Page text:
Rock Springs in the 1920s and 1930s was what Perry describes as being an “urban western” place with a mix of cars and horses. That’s in comparison to Tombstone which was “frontier western”—pretty much just horses. Whichever you stumble upon, it’s a refreshing reminder of what the west once was like.
Chicken Fried Steak
1 1/2 cups whole milk
2 large eggs
2 cups all-purpose flour
2 teaspoons seasoned salt
Freshly ground black pepper
3/4 teaspoon paprika
1/4 teaspoon cayenne pepper
3 pounds cube steak (tenderized round steak that’s been extra tenderized)
1/2 cup canola or vegetable oil
1 tablespoon butter
1/3 cup all-purpose flour
3 to 4 cups whole milk
1/2 teaspoon seasoned salt
Freshly ground black pepper, to taste
Mix the milk with the eggs. In another bowl, flour with the seasoned salt, 1 1/2 teaspoons black pepper, paprika and cayenne.
Sprinkle both sides of each steak with kosher salt and black pepper, then place it in the flour mixture, coating on both sides. Dip in the milk/egg mixture, again coating each side and then dip on both sides in the flour.
Heat the oil in a large skillet over medium heat. Cook the steaks three at a time making sure not to crowd them until their edges turn golden brown, about 2 minutes each side. Drain on paper towels and cover with another plate or tin foil to keep warm. Repeat with the next batch..
After all the meat is fried, pour off the oil/butter/dredgings into a heatproof bowl. Without cleaning the skillet, return it to the stove over medium-low heat. Add 1/4 cup of the oil back to the skillet and heat.
Sprinkle the flour evenly over the hot oil. Mix the flour using a flour and stir until it turns a deep golden brown color.
Pour in the milk, whisking constantly. Add the seasoned salt and black pepper to taste and cook, whisking, until the gravy is smooth and thick, 5 to 10 minutes. Be prepared to add more milk if it becomes overly thick.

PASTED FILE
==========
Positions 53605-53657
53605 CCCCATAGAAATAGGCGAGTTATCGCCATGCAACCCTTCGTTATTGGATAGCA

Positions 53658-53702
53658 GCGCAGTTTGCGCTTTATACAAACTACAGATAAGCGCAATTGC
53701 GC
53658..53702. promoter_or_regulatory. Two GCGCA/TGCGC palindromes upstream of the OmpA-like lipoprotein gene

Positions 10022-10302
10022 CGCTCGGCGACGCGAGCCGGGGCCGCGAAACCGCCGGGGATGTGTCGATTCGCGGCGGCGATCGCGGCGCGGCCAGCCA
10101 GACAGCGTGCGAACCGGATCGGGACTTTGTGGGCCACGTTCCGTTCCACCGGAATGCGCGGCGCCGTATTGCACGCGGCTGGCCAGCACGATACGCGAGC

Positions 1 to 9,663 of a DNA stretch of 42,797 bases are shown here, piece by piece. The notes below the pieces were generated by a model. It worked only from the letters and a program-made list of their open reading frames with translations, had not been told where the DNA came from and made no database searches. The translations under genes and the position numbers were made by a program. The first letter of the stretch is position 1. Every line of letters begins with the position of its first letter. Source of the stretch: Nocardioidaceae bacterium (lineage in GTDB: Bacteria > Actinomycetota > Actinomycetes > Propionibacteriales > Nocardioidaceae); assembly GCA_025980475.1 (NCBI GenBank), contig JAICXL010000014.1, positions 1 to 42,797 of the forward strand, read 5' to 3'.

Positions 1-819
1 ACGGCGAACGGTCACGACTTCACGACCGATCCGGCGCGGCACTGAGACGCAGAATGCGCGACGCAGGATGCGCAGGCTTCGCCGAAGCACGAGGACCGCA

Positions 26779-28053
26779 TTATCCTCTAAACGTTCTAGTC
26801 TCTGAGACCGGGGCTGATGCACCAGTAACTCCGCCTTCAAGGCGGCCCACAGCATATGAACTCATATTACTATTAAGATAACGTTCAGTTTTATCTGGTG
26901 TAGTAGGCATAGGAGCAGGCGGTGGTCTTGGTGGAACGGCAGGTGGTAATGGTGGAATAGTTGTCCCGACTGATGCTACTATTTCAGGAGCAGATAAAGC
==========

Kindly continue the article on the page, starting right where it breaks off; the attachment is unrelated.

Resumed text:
Jack Daniel’s Pecan Pie
1 cup granulated sugar
4 tbsp melted butter
1/2 cup dark corn syrup
3 large eggs, beaten
1 1/2 cup Pecan halves
2 1/2 tbsp Jack Daniel’s
1-9 inch pie shell, unbaked
Preheat oven at 375.
In a bowl, add sugar, melted butter, Jack Daniel’s and stir well.
Then add dark corn syrup, beaten eggs, pecans and stir well.
Place filling into pie shell. Transfer pie onto cookie sheet and place in oven.
Bake at 375 for 10 minutes. Then lower to 350 and bake for additional 25 minutes or until pie has set.
Tennessee Lemon Pie
3 eggs, separated
Zest of 1 lemon
1/4 cup fresh lemon juice
1/4 teaspoon salt
1 teaspoon vanilla extract
1 cup extra-fine sugar, divided
1 9-inch Pure Butter Pie Crust, pre-baked (see recipe below)
In a medium-sized bowl, beat egg yolks for 2 minutes. Add lemon zest, lemon juice, salt and 1/2 cup granulated sugar.
Transfer mixture to a double boiler and cook, stirring constantly, until very thick and a thermometer reads at least 182°F, about 10 minutes. Remove from heat, stir in vanilla and let cool for 15 minutes.
Preheat oven to 350°F.
In a large bowl, beat egg whites with a hand mixer or stand mixer, until stiff peaks form. Add remaining 1/2 cup granulated sugar and beat until just combined.
Fold egg whites into the custard, until just combined. Pour into pre-baked pie crust and then bake for 15 minutes, until pie is set. Top will lightly brown.
Pure Butter Pie Crust
2 1/2 cups all-purpose flour, preferably unbleached
1 cup (2 sticks) butter, unsalted and very cold
1/4 cup buttermilk or ice cold water
1 teaspoon salt
1 teaspoon extra fine granulated sugar
1 teaspoon vanilla extract
Place flour in a bowl of an electric mixer and place in freezer along with mixer’s paddle attachment for at least 20 minutes.
Cut butter quickly in small cubes and place in freezer for 15 minutes.
Combine buttermilk with salt, sugar and vanilla extract and place in refrigerator.
Remove cold flour bowl from the freezer and add butter. With paddle attachment mix mixture on medium speed until butter pieces become smaller than peas and mixture feels like coarse meal.
With machine mixing on low speed add buttermilk mixture very fast and mix just until dough forms. Do not overmix. Chill dough in refrigerator for at least one hour.
Roll dough into desired thickness of about 1/8 inch and use for baking pie. Shapes of leaves can be cut out for pies if desired.
For more information about Rock Springs Café, (623) 374-5794; rocksprings.cafe